Too many players have become completely reliant on the Squad Calculator to target mortars. The end result is usually a mortar targeting a valuable area on the map and then dumping 25-30 shells right on that exact point. This is a complete waste of what is one of the most amazing and valuable weapon systems Squad has to offer.
While I won’t go into much detail in employment of the mortar systems in this article let’s focus on some of the math and you as the user and forward observer can use your creativity to employ the system in a more effective manner.
Three measurements are important when it comes to mortars, the lateral angle in degrees, the vertical angle in mils and the size of your mortar. Well, the size of your mortar isn’t particularly important but the phallic nature and massive Russian tube is surely some sign of dominance right?
Degrees vs Mils
Both of these are angles of differing amounts. There are 360 degrees in one full circle which introduces some inherent inaccuracy, especially at range. There are 6400 mills in one full circle which is vastly more accurate. Divide a full circle of mils into a full circle of degrees and you see that mils are 18 times more accurate – 6400 / 360 = 18. That’s a big deal and here’s why. The angle represented by the measurement 1 mil equals 1 meter at 1,000 meters.
Pretend you are acting as a Forward Observer calling in mortars on an enemy Squad who are lined up on a hill 1,000 meters from the tube. You spin up Squad Calc and fire 3 rounds at the enemy Squad. Impacts hit the dirt on the left side of that enemy Squad. Now what? You tell the mortar operator to go right some? You pray to the Squad gods that they decide to run into the explosions like flies to light? No. You immediately alt-tab and feverishly slam out www.internationalsquad.com into your browser and reread Rooster’s Mortar Math for Dummies article to refresh yourself. Armed with your newfound knowledge you quickly alt-tab back into borderless full-screen and tell your tube stroker to adjust a half degree right and drop 3. Then you do it two more times.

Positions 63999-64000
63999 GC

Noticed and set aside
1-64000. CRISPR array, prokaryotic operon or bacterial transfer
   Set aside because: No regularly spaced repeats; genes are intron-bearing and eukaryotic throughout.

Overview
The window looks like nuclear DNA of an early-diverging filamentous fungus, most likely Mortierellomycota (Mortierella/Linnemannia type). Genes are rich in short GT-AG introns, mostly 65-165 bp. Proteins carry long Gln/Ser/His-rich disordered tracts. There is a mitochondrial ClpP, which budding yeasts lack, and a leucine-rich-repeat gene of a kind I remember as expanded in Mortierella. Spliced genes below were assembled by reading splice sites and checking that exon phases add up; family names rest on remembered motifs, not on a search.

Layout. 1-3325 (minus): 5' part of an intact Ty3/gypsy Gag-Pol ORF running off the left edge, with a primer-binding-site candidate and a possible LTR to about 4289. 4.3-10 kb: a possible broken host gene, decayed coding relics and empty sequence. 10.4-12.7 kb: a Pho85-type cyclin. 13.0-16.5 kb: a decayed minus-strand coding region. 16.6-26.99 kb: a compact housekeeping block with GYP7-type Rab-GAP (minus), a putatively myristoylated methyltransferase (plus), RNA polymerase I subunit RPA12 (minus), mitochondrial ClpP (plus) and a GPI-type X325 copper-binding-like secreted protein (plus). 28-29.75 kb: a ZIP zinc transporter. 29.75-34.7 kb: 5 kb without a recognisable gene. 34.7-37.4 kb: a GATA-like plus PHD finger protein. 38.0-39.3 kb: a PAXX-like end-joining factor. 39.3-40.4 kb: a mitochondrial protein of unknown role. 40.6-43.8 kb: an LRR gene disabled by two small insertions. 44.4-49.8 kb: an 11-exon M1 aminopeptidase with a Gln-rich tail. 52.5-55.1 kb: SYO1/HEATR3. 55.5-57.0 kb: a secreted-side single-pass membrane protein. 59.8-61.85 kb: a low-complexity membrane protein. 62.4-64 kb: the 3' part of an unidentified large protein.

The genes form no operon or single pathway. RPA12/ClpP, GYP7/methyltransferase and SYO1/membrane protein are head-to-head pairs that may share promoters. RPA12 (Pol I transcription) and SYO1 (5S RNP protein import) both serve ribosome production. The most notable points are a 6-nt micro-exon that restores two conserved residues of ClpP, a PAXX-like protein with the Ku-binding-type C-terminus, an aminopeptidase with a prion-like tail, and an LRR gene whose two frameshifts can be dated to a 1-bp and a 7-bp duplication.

Let’s break down the mayhem that is about unfold on this enemy Squad.
3 mortars first hit the left side of the Squad. You adjusted the mortar a half degree right which is equal to 9 meters at 1,000 meters. Roughly 9 meters right, another 3 hit. Then another 9 and 3… and another 9 and 3. Congratulations, you just murdered a linear target that is 36 meters wide plus the excess width and depth from the inherent inaccuracy and explosion radius of the mortar.
If 1 degree = 18 meters at 1,000 meters then you have to consider it is 12 meters at 700, 6 meters at 300 and everything in between. Use these measurements in your linear adjustments and remember there is some circular motion since you are traversing from a fixed point. The circular motion does naturally become more pronounced the shorter the distance from mortar to target.
Now let’s talk about adjusting the depth of a target.
This is much simpler with one caveat. If you look at the mils between 50 meter ranges in view of the mortar emplacement you will see its 20ish mils to move 50 meters. When it comes to adjusting mortar impacts you should either assume 1 mil adjustment in elevation equals 2 or 2.5 meters, whatever floats your boat. The caveat formerly stated is you have to drop mils in order to increase range or add mils to reduce range from the emplacement. While that isn’t rocket science it is easy to accidentally add mils because you need to add range… Nearby teammates are generally not appreciative of poor adjustments. Not sure why they keep yelling so much but I will update the article once they get back to me.
While this is far from an all-inclusive mortar guide hopefully this gets people to start being more proactive with mortar adjustments instead of destroying a fixed point into oblivion while the enemy team sits there and laughs at your impacts that never move. There’s way more skill cap to mortars than we are seeing in Squad right now.